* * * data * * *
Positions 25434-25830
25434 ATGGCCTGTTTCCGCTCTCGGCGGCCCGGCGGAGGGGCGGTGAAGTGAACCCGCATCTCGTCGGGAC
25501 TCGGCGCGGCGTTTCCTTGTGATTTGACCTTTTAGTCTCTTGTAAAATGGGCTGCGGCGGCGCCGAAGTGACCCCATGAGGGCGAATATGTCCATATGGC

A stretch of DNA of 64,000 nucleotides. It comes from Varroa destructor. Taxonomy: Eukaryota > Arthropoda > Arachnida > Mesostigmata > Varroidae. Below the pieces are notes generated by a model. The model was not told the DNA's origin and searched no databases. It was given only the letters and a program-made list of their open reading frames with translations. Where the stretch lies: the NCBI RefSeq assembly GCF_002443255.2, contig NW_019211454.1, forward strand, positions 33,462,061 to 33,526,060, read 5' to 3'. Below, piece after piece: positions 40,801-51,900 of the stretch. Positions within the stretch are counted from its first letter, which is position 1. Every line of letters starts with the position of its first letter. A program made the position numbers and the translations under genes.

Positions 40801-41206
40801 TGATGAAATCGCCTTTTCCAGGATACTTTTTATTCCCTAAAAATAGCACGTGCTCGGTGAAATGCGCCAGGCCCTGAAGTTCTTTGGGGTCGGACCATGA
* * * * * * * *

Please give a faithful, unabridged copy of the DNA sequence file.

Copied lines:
Positions 25434-25830
25434 ATGGCCTGTTTCCGCTCTCGGCGGCCCGGCGGAGGGGCGGTGAAGTGAACCCGCATCTCGTCGGGAC
25501 TCGGCGCGGCGTTTCCTTGTGATTTGACCTTTTAGTCTCTTGTAAAATGGGCTGCGGCGGCGCCGAAGTGACCCCATGAGGGCGAATATGTCCATATGGC

A stretch of DNA of 64,000 nucleotides. It comes from Varroa destructor. Taxonomy: Eukaryota > Arthropoda > Arachnida > Mesostigmata > Varroidae. Below the pieces are notes generated by a model. The model was not told the DNA's origin and searched no databases. It was given only the letters and a program-made list of their open reading frames with translations. Where the stretch lies: the NCBI RefSeq assembly GCF_002443255.2, contig NW_019211454.1, forward strand, positions 33,462,061 to 33,526,060, read 5' to 3'. Below, piece after piece: positions 40,801-51,900 of the stretch. Positions within the stretch are counted from its first letter, which is position 1. Every line of letters starts with the position of its first letter. A program made the position numbers and the translations under genes.

Positions 40801-41206
40801 TGATGAAATCGCCTTTTCCAGGATACTTTTTATTCCCTAAAAATAGCACGTGCTCGGTGAAATGCGCCAGGCCCTGAAGTTCTTTGGGGTCGGACCATGA